How are burns treated?

The treatment of a burn depends on the type of burn. However, all burns must be kept clean and adequate dressing should be applied based on severity of wounds. Pain management is very important as inadequate control can interfere with wound care. It is also important to reassess wounds for signs of infection and other long term issues, such as scarring and tightening of the skin over joints and muscles making them difficult to move.

First-degree burns might be treated with skin care products such as aloe vera cream or an antibiotic ointment. A dry gauze bandage over the skin will protect the burned area. A pain medicine such as acetaminophen (Tylenol) can ease the pain of a burn.

Second-degree burns might be treated with an antibiotic cream, or other creams or ointments prescribed by a doctor.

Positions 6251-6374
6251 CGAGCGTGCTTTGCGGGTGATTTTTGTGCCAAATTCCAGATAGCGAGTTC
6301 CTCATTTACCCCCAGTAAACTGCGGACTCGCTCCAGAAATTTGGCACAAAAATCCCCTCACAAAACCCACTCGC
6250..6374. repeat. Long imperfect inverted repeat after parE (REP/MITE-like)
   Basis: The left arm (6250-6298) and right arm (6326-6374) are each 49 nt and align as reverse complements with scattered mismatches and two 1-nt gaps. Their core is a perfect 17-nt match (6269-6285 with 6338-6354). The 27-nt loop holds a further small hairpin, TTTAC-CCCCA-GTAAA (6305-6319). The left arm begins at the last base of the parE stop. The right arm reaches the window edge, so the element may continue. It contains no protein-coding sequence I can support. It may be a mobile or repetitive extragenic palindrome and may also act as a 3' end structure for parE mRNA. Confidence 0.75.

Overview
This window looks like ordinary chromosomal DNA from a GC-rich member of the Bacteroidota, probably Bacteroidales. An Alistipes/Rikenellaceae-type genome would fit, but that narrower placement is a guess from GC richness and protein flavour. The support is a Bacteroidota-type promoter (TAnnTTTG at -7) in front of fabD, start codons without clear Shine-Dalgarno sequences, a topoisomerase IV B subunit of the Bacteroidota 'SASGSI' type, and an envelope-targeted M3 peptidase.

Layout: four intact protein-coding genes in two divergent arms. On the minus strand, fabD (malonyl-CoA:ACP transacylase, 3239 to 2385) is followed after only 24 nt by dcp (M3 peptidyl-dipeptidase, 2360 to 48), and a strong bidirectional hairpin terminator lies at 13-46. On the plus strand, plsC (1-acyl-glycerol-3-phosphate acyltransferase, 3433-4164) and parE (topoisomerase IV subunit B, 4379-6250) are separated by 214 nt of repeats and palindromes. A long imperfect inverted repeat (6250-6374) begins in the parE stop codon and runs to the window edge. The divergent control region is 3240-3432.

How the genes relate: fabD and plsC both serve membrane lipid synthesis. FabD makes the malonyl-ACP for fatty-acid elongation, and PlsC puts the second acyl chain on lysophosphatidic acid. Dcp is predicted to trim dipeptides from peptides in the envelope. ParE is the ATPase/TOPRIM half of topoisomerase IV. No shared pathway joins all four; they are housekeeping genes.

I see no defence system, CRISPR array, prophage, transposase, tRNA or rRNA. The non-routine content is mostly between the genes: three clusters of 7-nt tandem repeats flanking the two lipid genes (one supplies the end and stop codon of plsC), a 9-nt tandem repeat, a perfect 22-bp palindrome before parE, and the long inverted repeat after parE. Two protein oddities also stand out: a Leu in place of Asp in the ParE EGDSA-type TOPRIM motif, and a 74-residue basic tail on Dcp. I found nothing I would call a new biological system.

The treatment of third-degree burns might require the process of skin grafting or the use of synthetic skin. Severe burns covering large parts of the body might need more intensive treatments such as I.V. antibiotics to prevent infection or I.V. fluids to replace fluids lost when the skin was burned.

How is burn pain managed?

Burn pain can be one of the most intense and prolonged types of pain. Burn pain is difficult to control because of its unique characteristics, its changing patterns, and its various components. In addition, there is pain involved in the treatment of burns as the wounds must be cleansed and the dressings changed. Studies have concluded that the management of burn pain can be inadequate, and such studies have advocated more aggressive treatments for pain resulting from burns. Lastly, some burns can be mentally traumatic and/or physically disfiguring and lead to psychological pain that must be addressed, as well.

Last reviewed by a Cleveland Clinic medical professional on 08/31/2017.


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